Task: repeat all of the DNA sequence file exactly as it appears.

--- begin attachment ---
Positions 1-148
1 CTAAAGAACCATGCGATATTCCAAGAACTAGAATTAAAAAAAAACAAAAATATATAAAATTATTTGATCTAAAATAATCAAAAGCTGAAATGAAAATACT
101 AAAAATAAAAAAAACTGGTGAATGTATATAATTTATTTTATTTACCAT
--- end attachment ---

Positions 1-148
1 CTAAAGAACCATGCGATATTCCAAGAACTAGAATTAAAAAAAAACAAAAATATATAAAATTATTTGATCTAAAATAATCAAAAGCTGAAATGAAAATACT
101 AAAAATAAAAAAAACTGGTGAATGTATATAATTTATTTTATTTACCAT